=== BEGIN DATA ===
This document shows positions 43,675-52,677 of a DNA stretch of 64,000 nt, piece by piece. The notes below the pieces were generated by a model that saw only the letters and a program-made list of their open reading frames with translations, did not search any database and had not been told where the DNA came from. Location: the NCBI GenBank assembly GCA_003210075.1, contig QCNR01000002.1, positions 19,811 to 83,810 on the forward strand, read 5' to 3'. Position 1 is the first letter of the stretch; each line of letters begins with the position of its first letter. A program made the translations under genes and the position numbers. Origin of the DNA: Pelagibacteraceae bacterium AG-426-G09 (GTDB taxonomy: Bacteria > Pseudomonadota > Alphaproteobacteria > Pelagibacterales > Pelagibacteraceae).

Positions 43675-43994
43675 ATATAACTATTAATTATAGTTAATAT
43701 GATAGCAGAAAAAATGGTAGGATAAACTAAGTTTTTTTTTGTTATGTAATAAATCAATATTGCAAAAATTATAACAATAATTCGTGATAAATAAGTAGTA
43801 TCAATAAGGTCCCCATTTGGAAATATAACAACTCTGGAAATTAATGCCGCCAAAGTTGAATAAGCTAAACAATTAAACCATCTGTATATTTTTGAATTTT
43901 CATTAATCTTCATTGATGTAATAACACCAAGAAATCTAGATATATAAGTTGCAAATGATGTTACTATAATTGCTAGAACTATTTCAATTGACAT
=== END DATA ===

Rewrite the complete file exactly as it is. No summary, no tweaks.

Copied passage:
This document shows positions 43,675-52,677 of a DNA stretch of 64,000 nt, piece by piece. The notes below the pieces were generated by a model that saw only the letters and a program-made list of their open reading frames with translations, did not search any database and had not been told where the DNA came from. Location: the NCBI GenBank assembly GCA_003210075.1, contig QCNR01000002.1, positions 19,811 to 83,810 on the forward strand, read 5' to 3'. Position 1 is the first letter of the stretch; each line of letters begins with the position of its first letter. A program made the translations under genes and the position numbers. Origin of the DNA: Pelagibacteraceae bacterium AG-426-G09 (GTDB taxonomy: Bacteria > Pseudomonadota > Alphaproteobacteria > Pelagibacterales > Pelagibacteraceae).

Positions 43675-43994
43675 ATATAACTATTAATTATAGTTAATAT
43701 GATAGCAGAAAAAATGGTAGGATAAACTAAGTTTTTTTTTGTTATGTAATAAATCAATATTGCAAAAATTATAACAATAATTCGTGATAAATAAGTAGTA
43801 TCAATAAGGTCCCCATTTGGAAATATAACAACTCTGGAAATTAATGCCGCCAAAGTTGAATAAGCTAAACAATTAAACCATCTGTATATTTTTGAATTTT
43901 CATTAATCTTCATTGATGTAATAACACCAAGAAATCTAGATATATAAGTTGCAAATGATGTTACTATAATTGCTAGAACTATTTCAATTGACAT